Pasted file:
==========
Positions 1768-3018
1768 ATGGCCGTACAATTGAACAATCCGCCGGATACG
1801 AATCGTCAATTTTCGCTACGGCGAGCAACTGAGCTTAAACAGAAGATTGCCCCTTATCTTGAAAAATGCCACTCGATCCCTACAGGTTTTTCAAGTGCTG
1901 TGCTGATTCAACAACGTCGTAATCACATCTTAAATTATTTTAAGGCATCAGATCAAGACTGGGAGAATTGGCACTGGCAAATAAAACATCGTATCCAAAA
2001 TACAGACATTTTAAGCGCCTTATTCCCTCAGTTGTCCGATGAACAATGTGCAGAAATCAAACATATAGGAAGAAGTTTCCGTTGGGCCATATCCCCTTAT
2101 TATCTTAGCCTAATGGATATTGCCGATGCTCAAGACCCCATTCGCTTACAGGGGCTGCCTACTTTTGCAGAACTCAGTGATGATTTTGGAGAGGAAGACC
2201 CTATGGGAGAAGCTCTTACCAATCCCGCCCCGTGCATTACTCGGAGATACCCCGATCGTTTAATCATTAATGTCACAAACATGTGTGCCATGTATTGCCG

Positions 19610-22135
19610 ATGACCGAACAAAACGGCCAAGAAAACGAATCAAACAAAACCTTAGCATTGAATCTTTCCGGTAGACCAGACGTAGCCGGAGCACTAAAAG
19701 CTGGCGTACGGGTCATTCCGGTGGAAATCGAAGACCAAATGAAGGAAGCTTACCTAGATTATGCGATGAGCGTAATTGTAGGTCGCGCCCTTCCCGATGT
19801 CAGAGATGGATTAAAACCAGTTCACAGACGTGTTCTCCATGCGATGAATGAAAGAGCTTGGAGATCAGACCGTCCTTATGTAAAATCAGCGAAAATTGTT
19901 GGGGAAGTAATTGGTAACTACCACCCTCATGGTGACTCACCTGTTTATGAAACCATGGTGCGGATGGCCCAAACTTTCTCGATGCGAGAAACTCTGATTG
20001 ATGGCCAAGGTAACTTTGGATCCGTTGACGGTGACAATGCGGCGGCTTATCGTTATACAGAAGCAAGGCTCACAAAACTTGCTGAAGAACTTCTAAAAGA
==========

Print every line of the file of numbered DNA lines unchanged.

Positions 1768-3018
1768 ATGGCCGTACAATTGAACAATCCGCCGGATACG
1801 AATCGTCAATTTTCGCTACGGCGAGCAACTGAGCTTAAACAGAAGATTGCCCCTTATCTTGAAAAATGCCACTCGATCCCTACAGGTTTTTCAAGTGCTG
1901 TGCTGATTCAACAACGTCGTAATCACATCTTAAATTATTTTAAGGCATCAGATCAAGACTGGGAGAATTGGCACTGGCAAATAAAACATCGTATCCAAAA
2001 TACAGACATTTTAAGCGCCTTATTCCCTCAGTTGTCCGATGAACAATGTGCAGAAATCAAACATATAGGAAGAAGTTTCCGTTGGGCCATATCCCCTTAT
2101 TATCTTAGCCTAATGGATATTGCCGATGCTCAAGACCCCATTCGCTTACAGGGGCTGCCTACTTTTGCAGAACTCAGTGATGATTTTGGAGAGGAAGACC
2201 CTATGGGAGAAGCTCTTACCAATCCCGCCCCGTGCATTACTCGGAGATACCCCGATCGTTTAATCATTAATGTCACAAACATGTGTGCCATGTATTGCCG

Positions 19610-22135
19610 ATGACCGAACAAAACGGCCAAGAAAACGAATCAAACAAAACCTTAGCATTGAATCTTTCCGGTAGACCAGACGTAGCCGGAGCACTAAAAG
19701 CTGGCGTACGGGTCATTCCGGTGGAAATCGAAGACCAAATGAAGGAAGCTTACCTAGATTATGCGATGAGCGTAATTGTAGGTCGCGCCCTTCCCGATGT
19801 CAGAGATGGATTAAAACCAGTTCACAGACGTGTTCTCCATGCGATGAATGAAAGAGCTTGGAGATCAGACCGTCCTTATGTAAAATCAGCGAAAATTGTT
19901 GGGGAAGTAATTGGTAACTACCACCCTCATGGTGACTCACCTGTTTATGAAACCATGGTGCGGATGGCCCAAACTTTCTCGATGCGAGAAACTCTGATTG
20001 ATGGCCAAGGTAACTTTGGATCCGTTGACGGTGACAATGCGGCGGCTTATCGTTATACAGAAGCAAGGCTCACAAAACTTGCTGAAGAACTTCTAAAAGA